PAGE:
NASW supports Obama’s actions

Immigration Reform

President Barack Obama made a decision in November to issue a series of executive actions that aim to prevent about 5 million undocumented immigrants from being deported, and NASW says this is an important step in immigration reform.

Obama’s action was a response to the U.S. House of Representatives’ failure to bring the Comprehensive Immigration Reform Act, passed by the Senate, to the floor for a vote, said Melvin Wilson, manager of NASW’s Department of Social Justice and Human Rights. NASW agrees with Obama’s actions, he added.

NASW’s Public Relations Manager Greg Wright said the association is working to be at the front of current issues like immigration.

“From the response we got on social media, it seems social workers think Obama made an excellent move to shield 5 million undocumented immigrants from being deported,” Wright said.

“Although we agree with the move to shield nearly 6 million undocumented immigrants from being deported, we remain disappointed that they will continue to be barred from participating in the Affordable Care Act,” Wilson said. “NASW will not cease its advocacy for access to health care for all indigent, uninsured populations. We want to make sure everyone is in asystem of care, especially single mothers with children.”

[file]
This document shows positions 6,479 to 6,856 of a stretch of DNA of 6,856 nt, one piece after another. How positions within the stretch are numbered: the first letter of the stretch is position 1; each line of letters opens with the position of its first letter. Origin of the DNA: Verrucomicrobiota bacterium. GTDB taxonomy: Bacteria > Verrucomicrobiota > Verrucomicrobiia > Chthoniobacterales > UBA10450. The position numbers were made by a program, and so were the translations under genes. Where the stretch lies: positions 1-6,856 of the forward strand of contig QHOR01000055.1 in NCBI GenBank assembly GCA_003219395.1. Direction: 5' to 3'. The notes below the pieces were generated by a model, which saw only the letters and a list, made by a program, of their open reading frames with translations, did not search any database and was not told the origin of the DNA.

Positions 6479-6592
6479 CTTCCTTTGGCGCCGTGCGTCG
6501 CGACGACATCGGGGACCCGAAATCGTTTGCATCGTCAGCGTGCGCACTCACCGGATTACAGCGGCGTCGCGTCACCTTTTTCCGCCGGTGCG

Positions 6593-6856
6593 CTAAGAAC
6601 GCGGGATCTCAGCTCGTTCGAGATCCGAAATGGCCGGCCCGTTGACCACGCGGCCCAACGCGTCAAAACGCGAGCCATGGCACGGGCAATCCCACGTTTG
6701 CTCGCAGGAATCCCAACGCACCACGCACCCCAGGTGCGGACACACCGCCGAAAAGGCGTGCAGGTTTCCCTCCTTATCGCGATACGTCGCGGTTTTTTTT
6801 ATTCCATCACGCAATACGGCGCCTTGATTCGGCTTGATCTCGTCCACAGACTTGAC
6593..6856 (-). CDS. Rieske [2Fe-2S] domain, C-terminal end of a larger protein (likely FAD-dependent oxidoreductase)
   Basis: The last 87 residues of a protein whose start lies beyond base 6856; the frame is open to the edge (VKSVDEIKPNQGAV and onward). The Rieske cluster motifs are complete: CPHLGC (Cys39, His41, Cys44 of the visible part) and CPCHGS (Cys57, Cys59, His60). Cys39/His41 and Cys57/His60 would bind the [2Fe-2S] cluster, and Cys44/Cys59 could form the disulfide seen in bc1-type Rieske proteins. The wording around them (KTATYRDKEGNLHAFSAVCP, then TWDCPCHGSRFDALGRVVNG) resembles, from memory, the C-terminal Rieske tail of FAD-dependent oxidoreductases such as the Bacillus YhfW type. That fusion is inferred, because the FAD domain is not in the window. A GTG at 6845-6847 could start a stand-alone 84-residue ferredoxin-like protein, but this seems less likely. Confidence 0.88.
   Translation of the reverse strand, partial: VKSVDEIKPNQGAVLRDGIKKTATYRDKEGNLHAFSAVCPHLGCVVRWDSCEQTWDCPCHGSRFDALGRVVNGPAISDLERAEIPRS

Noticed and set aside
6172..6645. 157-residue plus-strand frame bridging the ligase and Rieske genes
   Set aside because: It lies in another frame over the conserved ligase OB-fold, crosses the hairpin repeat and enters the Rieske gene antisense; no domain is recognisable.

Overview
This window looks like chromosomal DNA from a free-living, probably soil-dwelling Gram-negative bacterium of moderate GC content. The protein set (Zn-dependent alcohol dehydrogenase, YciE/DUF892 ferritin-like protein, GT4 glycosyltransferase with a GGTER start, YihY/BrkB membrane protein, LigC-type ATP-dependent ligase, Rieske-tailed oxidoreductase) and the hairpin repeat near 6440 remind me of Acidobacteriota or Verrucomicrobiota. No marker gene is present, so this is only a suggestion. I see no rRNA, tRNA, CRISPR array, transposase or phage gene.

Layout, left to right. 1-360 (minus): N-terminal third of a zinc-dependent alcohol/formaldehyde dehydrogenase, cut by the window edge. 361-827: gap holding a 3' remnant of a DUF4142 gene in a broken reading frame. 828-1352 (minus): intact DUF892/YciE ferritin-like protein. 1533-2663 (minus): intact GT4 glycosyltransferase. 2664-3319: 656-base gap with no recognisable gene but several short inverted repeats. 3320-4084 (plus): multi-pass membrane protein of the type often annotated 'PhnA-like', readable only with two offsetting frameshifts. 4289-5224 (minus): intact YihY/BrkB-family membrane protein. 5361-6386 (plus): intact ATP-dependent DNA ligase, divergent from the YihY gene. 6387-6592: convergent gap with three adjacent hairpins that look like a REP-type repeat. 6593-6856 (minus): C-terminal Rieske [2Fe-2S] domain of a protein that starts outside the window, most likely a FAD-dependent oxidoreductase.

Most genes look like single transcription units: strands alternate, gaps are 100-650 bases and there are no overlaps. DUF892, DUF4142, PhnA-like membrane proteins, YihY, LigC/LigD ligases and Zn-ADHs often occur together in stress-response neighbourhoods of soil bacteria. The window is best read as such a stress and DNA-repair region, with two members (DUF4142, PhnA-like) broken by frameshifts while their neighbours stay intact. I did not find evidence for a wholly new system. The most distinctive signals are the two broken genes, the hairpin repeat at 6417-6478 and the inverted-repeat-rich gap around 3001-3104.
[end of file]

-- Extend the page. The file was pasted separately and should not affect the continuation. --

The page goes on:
Wilson posted a statement on NASW’s social work blog urging the Obama administration to “explore avenues that will facilitate access to affordable health coverage to those who benefit from administrative relief, including those with Deferred Action for Childhood Arrivals (DACA) status.”

He says in the statement that “NASW and its partners in the fight for social justice and civil rights must continue to urge Congress to pass comprehensive immigration reform that fixes our broken immigration system once and for all.”

But overall, Wilson says, NASW supports Obama’s decision.

“The executive actions can bring out of the shadows the issues this country has faced concerning immigration, diminish the negative side of it, and bring it to a point where undocumented immigrants have a place in mainstream society,” Wilson said. “Many people now won’t have to run and hide when someone knocks on the door. It gives an opportunity for families to stay together and live their lives more freely in America.”